Thank you to everyone who has always supported by music, and all the crazy adventures I like to take on!
A few people have joked with me that naming your album “Unravel” is pretty much like actively telling the world you are about to fall apart. I thought about that a lot when coming up with that title. But I loved the way the word sounded. I loved the fact that it could have a negative connotation, but also a positive one: life unravels, stories unravels, mysteries unravel.
And, to be honest, I think I’ve unraveled in both ways. There have been a lot of times in the last few months when I’ve felt plagued with self doubt and frustration in terms of figuring out where I am supposed to be in music and in life. I felt at times that I was slowly unraveling in the worst kind of way. And so, to calm down, I decided to attend yoga more regularly. If for nothing else, to build a better sense of balance.
It’s funny how after you have a certain word in mind, you start to hear it everywhere. For some reason, in yoga classes the word started to pop up again and again. But here, it was used differently. When holding my body tightly in a pose, or when using all my strength, or when my muscles start to shake, I hear the teacher say: “Ok. It’s time to release that and allow your body to open up and unravel.”
So I started thinking. Unraveling might just mean letting go, not necessarily falling apart. Why am I so afraid to let go and unravel? Could unraveling mean becoming totally open, free of tension or judgement? Can I truly allow myself to unravel?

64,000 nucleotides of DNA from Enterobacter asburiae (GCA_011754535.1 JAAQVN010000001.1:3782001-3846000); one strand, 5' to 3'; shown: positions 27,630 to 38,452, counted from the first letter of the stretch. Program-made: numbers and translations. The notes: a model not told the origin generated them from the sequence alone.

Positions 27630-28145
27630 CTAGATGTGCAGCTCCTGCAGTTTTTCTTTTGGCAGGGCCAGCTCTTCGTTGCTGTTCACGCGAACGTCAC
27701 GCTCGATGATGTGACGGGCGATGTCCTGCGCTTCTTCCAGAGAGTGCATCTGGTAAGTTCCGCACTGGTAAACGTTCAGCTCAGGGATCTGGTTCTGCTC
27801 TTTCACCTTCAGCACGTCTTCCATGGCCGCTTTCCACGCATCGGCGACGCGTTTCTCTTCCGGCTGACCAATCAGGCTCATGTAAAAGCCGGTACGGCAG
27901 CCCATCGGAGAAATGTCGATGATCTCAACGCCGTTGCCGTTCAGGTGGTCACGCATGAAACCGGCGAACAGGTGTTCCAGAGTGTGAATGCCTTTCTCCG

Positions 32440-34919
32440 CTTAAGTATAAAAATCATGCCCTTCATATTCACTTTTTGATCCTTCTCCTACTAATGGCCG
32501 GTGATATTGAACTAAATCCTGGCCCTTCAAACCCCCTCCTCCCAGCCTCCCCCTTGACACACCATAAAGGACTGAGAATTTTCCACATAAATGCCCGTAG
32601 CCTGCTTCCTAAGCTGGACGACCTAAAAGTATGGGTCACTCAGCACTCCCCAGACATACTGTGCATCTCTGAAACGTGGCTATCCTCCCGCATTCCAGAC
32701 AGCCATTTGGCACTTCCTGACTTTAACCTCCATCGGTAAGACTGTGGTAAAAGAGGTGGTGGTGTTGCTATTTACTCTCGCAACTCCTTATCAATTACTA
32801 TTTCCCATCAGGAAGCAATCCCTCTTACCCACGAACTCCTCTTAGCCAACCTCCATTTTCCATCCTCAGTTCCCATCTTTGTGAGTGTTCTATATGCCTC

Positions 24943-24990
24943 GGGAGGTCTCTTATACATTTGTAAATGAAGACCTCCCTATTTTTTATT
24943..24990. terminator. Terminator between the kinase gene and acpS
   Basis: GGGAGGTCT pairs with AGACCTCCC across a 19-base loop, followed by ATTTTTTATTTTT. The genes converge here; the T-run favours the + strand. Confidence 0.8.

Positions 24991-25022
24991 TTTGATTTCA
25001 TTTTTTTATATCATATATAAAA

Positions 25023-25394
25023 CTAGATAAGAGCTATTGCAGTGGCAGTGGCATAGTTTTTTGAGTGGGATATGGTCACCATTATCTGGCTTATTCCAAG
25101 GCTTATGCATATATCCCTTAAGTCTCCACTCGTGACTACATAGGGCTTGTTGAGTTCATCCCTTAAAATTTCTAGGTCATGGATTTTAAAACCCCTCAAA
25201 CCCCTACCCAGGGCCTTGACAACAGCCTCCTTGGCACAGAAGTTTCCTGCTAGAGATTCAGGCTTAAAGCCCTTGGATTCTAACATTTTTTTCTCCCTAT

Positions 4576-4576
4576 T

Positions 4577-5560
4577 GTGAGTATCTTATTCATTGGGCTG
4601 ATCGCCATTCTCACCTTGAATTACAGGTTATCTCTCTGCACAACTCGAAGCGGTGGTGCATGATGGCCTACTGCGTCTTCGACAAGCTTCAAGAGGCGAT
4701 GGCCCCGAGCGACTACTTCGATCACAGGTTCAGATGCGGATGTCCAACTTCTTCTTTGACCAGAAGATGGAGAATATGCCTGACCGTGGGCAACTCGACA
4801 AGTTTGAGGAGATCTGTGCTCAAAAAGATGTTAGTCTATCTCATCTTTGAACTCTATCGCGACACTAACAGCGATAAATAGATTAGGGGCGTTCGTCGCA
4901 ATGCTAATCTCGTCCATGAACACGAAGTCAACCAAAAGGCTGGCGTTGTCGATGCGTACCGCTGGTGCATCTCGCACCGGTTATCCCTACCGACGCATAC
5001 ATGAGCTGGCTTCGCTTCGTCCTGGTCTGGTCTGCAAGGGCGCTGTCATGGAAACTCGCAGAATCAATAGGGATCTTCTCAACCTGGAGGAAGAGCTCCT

I think that the album itself is an opening, a letting go of thoughts translated into words and music. But, I also feel that deliberately giving this creation of mine the name “Unravel” might have been a subconscious challenge for me too – a challenge to continue unraveling and being open in my music. A secret plea to let go and stop holding on to what I feel I’m supposed to be. Even if I might be self conscious about what people may think. Even if being truly open means writing songs that come from places inside me that aren’t happy, or kind, or thoughtful, or any of the other good things that we hope the world sees in us.
So I made a deal with myself: It’s ok to completely unravel. And in creating new music this year, unraveling is something I am striving more towards now than ever before.